Later. . . I see that as I wrote this, others have contributed similar advice.

I used to walk my dog for 2 hours per day. That was what she needed in order to stay healthy and happy (I'm sure she would have gone on for another hour after that if I'd been up for it!) Belonging to a community of dog owners, like you'll find at a good obedience club, really is the best way to go about learning how to get along with your dog, fulfil his or her needs and ensure that he or she is healthy and happy.

Second, thirding, and fourthing this! Two hours of walks is probably a minimum for the first three to five years. And dog parks, dog events, dog activity clubs are great things and will help you maintain your sanity.

The short version is, you're bringing home a scary-smart high-energy dog that needs a job. You will need all the help you can get, and that means lots of live training classes with a good trainer who knows herding breeds.

Good luck. If you can handle the energy level, a Border Collie is as much fun as you can have with a dog, and you can bask in her reflected glory.
 
posted by Herodios at 12:34 PM on September 13, 2011


Seconding the Monks of New Skete books. They're excellent.
posted by Koko at 1:16 PM on September 13, 2011


Kikopup is an excellent video resource for positive dog training.
posted by bwilms at 1:30 PM on September 13, 2011


I've heard good things about The Loved Dog by Tamar Geller. (Sorry no link, posting from phone.)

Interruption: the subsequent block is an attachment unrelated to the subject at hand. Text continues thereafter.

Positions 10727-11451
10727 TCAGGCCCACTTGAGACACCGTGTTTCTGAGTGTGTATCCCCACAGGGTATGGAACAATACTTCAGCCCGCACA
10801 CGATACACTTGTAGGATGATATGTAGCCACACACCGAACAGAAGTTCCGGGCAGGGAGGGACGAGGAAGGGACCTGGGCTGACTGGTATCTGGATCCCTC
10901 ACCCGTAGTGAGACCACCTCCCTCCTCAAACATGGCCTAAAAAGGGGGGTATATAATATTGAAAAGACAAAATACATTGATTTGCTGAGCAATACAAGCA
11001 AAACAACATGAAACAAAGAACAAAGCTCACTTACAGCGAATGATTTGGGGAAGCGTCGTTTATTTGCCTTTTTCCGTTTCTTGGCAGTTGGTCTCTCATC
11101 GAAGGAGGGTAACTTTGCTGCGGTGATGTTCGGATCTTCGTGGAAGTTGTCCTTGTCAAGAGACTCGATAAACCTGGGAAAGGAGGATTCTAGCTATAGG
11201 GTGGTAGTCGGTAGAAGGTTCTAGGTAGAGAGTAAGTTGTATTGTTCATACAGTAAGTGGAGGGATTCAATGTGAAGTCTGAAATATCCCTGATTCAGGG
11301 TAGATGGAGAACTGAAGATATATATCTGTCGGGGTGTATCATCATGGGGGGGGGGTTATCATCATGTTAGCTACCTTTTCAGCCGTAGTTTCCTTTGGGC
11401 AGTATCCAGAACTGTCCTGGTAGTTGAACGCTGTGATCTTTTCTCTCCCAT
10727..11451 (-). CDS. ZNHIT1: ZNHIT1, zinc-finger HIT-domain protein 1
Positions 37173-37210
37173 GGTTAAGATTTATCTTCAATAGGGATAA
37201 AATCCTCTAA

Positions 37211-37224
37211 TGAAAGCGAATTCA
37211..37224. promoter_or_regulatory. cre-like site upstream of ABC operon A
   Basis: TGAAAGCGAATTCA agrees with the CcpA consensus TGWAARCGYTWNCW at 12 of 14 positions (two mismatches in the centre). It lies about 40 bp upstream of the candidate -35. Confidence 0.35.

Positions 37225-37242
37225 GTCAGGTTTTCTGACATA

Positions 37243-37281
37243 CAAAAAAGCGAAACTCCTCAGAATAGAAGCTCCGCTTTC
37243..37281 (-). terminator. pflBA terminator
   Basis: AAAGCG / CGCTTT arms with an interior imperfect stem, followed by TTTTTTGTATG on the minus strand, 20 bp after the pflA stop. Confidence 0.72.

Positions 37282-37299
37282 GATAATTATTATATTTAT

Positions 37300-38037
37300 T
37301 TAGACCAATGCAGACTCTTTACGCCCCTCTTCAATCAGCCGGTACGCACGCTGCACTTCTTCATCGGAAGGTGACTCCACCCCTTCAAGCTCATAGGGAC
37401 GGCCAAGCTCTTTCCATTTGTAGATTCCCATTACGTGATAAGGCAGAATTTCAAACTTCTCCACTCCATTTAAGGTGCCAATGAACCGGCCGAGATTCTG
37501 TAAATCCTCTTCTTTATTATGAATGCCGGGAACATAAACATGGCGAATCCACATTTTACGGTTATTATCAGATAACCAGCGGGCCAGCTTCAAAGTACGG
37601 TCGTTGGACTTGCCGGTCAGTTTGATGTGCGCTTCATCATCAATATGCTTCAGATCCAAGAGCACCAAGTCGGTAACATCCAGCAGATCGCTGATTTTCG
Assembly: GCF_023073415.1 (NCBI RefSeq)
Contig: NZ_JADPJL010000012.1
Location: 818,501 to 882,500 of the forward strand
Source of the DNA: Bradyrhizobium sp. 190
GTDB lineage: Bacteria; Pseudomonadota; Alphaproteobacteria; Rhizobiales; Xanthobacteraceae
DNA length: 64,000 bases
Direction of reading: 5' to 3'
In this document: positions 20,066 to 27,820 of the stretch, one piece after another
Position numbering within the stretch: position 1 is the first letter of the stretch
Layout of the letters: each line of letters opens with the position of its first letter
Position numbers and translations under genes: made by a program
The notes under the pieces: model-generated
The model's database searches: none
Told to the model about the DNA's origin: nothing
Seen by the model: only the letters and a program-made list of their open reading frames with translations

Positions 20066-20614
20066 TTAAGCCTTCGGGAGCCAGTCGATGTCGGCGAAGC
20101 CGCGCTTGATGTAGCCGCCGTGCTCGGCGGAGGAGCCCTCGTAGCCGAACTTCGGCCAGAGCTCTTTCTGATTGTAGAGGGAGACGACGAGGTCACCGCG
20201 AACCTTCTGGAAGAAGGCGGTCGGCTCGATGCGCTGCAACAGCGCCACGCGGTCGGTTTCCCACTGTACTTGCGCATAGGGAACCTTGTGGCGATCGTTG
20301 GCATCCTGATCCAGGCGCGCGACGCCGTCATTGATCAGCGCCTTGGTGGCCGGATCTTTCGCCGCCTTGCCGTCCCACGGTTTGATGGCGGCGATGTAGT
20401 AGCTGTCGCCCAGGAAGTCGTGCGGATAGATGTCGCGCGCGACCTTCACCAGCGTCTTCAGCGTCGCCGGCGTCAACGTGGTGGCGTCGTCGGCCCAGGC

posted by trillian at 1:36 PM on September 13, 2011


biscotti links to a few books (scroll down to "recommended reading"). I'll try to remember to remind her to look here but you could always memail her.
posted by ROU_Xenophobe at 1:58 PM on September 13, 2011


Please, please don't listen to Herodios or use the Monks of New Skete books if you want to do positive, nonviolent training. The Monks of New Skete advocate outdated violence-based training methods. And please, please don't use a choke collar! That's the exact opposite of positive training.

Note that true positive training actually means not saying "No!" to your dog. The focus should be on communicating to your dog what TO do, not what NOT TO do. If your dog is not listening to you, and not responding when you say "No!", then you need a different approach.

Patricia McConnell is great, particularly The Other End of the Leash. Other good resources include:
- The Power of Positive Dog Training and other books by Pat Miller
- Don't Shoot the Dog by Karen Pryor
- On Talking Terms with Dogs: Calming Signals by Turid Rugaas
- The Whole Dog Journal, a monthly publication. For a $20 subscription you get access to their entire online archive, which is a gold mine of information on positive training and lots of other topics.